Pistis is variously translated as “faith” or “faithfulness” in our English bibles where it really means both, not one or the other.

    Paul’s problem isn’t works, but the wrong kind of works. I believe his beef with what WE call “works-based righteousness” would be that such works arise out of a false theology that teaches our actions can coerce God into blessing us.

    At the same time, I think he would reject the distinction we make between “faith” and “works.” It would sound to him like we were asking the difference between the ideas of “running” and “moving really quickly with your legs.”


  • Steve

    I always found it pretty straightforward that “works of the law” was a reference to keeping the Law of Moses. So when Paul tells the Galatians they won’t be saved by the words of the law, he’s telling them they don’t have to keep kosher, attend the sabbath, be circumsized, and adhere to temple rituals of purity. Never seemed all that complex.

  • Gene R. Smillie

    Thanks, Scot, for this succinct but poignant resume of what Preston contributes to moving the NPP discussion forward. For someone perpetually falling behind on the ‘state of the question’, your post here is very helpful. My only caveat is that I’ve always had the (probably naïve) impression that Deuteronomic and Prophetic would not be paired as competing either/or ideologies, or even opposite ends of an ideological spectrum, because prophetic is derivative from deuteronomic. That is, the prophets’ principal criterion by which they measured Israel’s faithfulness was the degree to which behavior (particularly the nation’s leaders’ behavior & policies) reflected and conformed to the deuteronomic covenant. The interdependency of the two is so much the case that JEDP theorists reverse the ostensive order of composition in their narrative, positing that the covenant documents ‘discovered’ in Josiah’s time must have actually been composed in that same era by prophetic agents. Or at least that is how I understood their contentions.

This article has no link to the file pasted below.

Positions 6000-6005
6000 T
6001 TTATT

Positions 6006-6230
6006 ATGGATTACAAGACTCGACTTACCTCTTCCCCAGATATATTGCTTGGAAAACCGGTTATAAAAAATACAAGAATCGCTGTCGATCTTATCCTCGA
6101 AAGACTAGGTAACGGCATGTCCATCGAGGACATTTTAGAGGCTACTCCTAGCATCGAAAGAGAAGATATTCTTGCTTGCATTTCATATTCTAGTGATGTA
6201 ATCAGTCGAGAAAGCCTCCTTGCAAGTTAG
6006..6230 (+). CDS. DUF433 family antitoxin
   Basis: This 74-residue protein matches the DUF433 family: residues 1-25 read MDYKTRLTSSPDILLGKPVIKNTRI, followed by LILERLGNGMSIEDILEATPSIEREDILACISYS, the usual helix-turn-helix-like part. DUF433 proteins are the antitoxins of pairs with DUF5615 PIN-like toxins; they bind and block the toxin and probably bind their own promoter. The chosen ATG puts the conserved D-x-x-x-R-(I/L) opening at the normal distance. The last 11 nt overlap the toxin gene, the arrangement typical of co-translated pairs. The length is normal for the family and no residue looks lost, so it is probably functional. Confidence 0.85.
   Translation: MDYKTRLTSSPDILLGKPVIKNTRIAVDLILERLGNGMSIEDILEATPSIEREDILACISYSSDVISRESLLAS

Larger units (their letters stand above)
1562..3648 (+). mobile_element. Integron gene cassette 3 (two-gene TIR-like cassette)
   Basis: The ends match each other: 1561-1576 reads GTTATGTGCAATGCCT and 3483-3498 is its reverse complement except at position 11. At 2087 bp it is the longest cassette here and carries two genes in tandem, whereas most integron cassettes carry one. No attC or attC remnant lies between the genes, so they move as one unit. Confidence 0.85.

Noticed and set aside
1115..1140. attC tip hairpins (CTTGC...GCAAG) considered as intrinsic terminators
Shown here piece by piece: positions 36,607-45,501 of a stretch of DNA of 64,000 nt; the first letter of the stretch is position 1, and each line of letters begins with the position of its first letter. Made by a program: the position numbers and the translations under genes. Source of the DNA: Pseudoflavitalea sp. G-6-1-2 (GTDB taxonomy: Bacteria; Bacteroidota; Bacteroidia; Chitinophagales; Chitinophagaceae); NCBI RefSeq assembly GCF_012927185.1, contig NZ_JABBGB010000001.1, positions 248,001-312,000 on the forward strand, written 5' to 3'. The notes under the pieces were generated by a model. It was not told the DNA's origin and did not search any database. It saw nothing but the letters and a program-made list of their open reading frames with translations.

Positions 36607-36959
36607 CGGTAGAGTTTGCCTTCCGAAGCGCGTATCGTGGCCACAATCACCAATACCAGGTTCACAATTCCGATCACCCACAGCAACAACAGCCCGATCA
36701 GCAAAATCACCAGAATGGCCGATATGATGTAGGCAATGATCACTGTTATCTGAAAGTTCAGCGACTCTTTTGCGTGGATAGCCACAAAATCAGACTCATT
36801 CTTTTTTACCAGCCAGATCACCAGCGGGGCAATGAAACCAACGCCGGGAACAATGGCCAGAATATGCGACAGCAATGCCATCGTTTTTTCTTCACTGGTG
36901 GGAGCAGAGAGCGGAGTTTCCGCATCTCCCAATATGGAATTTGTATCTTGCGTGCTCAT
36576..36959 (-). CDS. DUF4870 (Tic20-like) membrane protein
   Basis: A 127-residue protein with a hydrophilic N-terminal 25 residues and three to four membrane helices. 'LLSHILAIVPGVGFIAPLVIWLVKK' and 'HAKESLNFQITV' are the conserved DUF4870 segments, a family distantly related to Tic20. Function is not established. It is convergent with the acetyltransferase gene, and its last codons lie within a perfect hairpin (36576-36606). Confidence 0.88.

• BradK

    On your point 4, Scot, I agree. Paul often seems quite Deuteronomic as in 1 Corinthians 6:9-10 when he gives a laundry list of specific behavior that prevents the inheritance of the kingdom. In 1 Corinthians 10, he makes a direct comparison between the new covenant and the old and specifically references behavior and consequences. Minimizing “Deuteronomism” in the Christian faith and maximizing it in (a perceived version of) Judaism is probably true.

    For me the new perspective (not that there is actually a single NPP) may not have it all right, but it makes far more sense than the old perspective, which seems simply and obviously wrong. There is no putting the genie back in the jar after Sanders’ work and that which followed it.

  • Preston


    Even more frustrating is when people assume something about a book that they haven’t actually read.

    I very much share your frustration about people reading modern categories back into the text, and my book is seeking NOT to do that. I also agree with you that Variegated Nomism (the “Conclusion” chapter, at least) and Piper’s refutation of Wright is doing the very thing that you claim.